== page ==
Elizabeth was a longtime donor to Headwaters and a community advocate. We met at a taco joint near my office, and we sat across from each other at a small table. I researched her giving history and knew a little bit about her from talking with my executive director. No amount of research, however, could calm the butterflies in my stomach. After all, society teaches us not to talk about money and our experiences with it.
We chatted easily as we settled into our seats and looked at the menu. Elizabeth asked me how I liked my new role at Headwaters, and I asked her about her consulting work. Once we ordered lunch, I knew it was time to ask the questions I prepared for our meeting. Every seed of self-doubt that had been sown during my childhood crept into my mind.
I took a deep breath and said: “Tell me about your wealth and privilege. Where did it come from? How do you feel about it?”
For the next two hours, Elizabeth and I engaged in one of the most meaningful conversations I have ever experienced with a donor. She talked about her family and how she came into her wealth. Elizabeth told me about her decade long struggle to come to terms with having money that she never earned and the fact that she was growing richer every year. She talked about her vision for using her wealth for good, and the responsibility she felt to steward her dollars for racial justice. I told her about my family and upbringing. I talked about the fact that I had honed the code-switching skills I learned as a child to become a successful fundraiser—sometimes to the detriment of my mental health.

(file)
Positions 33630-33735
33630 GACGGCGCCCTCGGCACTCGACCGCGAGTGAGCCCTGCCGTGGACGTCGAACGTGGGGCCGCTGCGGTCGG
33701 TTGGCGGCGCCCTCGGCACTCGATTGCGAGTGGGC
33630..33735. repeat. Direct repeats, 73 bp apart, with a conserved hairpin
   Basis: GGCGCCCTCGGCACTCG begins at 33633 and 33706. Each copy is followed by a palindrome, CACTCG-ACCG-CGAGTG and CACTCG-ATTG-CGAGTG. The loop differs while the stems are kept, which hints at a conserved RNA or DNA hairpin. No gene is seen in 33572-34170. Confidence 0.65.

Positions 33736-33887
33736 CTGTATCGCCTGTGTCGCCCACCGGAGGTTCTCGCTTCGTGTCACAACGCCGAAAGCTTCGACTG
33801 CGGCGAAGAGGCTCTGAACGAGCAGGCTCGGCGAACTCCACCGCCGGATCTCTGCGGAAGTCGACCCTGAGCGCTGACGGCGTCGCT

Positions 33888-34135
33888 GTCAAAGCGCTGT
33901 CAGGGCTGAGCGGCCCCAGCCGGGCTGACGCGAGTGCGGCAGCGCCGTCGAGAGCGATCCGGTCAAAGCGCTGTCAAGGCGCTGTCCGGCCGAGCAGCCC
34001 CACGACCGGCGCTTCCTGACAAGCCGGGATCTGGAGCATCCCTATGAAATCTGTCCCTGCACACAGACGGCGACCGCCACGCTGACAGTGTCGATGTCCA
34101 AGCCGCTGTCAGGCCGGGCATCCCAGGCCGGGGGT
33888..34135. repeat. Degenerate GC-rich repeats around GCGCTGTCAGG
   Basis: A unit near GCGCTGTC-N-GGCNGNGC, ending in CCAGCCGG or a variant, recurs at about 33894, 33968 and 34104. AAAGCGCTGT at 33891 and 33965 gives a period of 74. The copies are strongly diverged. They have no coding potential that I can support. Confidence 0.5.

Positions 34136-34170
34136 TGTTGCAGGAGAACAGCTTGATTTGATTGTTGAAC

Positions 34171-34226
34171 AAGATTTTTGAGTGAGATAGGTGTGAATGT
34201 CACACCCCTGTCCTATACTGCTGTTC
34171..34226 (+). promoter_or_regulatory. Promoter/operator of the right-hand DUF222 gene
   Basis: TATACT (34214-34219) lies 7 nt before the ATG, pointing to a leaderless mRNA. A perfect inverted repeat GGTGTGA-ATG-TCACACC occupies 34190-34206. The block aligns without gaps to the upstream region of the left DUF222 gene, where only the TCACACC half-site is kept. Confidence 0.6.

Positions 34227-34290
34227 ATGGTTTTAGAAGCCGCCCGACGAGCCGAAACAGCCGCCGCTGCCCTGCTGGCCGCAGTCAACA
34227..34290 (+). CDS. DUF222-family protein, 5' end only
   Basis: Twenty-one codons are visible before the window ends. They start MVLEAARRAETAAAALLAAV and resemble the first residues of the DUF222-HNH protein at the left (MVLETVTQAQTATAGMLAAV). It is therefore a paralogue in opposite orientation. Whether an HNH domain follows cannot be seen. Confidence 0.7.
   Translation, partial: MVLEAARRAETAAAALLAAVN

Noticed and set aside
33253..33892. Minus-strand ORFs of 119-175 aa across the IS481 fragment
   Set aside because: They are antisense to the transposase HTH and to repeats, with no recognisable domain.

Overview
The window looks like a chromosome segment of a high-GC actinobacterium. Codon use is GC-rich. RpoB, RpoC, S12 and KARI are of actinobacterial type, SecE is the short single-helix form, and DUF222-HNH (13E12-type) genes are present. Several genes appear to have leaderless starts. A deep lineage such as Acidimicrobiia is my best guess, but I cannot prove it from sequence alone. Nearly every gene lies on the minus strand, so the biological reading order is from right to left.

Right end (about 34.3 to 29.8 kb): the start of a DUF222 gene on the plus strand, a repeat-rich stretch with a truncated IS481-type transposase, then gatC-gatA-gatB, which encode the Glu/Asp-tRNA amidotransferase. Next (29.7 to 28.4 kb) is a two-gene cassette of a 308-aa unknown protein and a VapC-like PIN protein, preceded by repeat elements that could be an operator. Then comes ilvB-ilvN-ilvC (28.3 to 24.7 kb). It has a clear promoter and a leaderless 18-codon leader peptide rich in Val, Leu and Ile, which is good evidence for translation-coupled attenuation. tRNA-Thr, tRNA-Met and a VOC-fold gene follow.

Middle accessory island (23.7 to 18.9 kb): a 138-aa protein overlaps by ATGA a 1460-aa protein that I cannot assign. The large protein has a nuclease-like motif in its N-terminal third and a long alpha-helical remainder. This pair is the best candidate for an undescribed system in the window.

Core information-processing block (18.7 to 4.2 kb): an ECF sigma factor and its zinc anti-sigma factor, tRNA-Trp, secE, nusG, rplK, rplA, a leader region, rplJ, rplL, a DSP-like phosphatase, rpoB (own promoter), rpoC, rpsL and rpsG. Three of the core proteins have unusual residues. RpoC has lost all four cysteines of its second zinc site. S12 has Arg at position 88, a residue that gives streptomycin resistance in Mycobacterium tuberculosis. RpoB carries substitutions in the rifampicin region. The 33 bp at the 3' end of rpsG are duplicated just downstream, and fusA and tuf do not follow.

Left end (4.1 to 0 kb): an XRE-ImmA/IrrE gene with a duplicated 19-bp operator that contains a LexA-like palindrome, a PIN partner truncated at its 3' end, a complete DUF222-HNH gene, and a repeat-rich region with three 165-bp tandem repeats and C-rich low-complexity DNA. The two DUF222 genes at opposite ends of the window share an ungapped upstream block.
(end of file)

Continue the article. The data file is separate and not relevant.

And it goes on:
What I came to realize was that even though our class backgrounds were so divergent, we both experienced shame about money and class. The honesty of our conversation surprised me.
By breaking one of society’s rules with Elizabeth, I decided I couldn’t turn back to my old fundraising practices. I committed to change the ways that I would work with donors, and how I would relate to money in my own life. It was time to heal.
When I ask donors to give, I’m asking them to give their money new meaning and power. Financially investing in the people most affected by injustice and oppression is a radical act of liberation. It frees money from the shackles of judgement and shame. Giving without strings or restrictions shifts the power dynamic and relationship between the donor and the receiver. It acknowledges the inherent dignity and humanity of the receiver. It connects the giver to something bigger than oneself. Philanthropy—the love of humankind—means that we are all connected.
My call to action is this: give now and give generously. Give to Headwaters or directly to any of the organizations our grants support. Operate from a place of abundance and do what you can—giving of your time, talent, and treasure. Give your trust and hold on to hope. Resist respectability politics. Imagine and embrace a different model of community safety. Fight like your life depends on it. Because it does.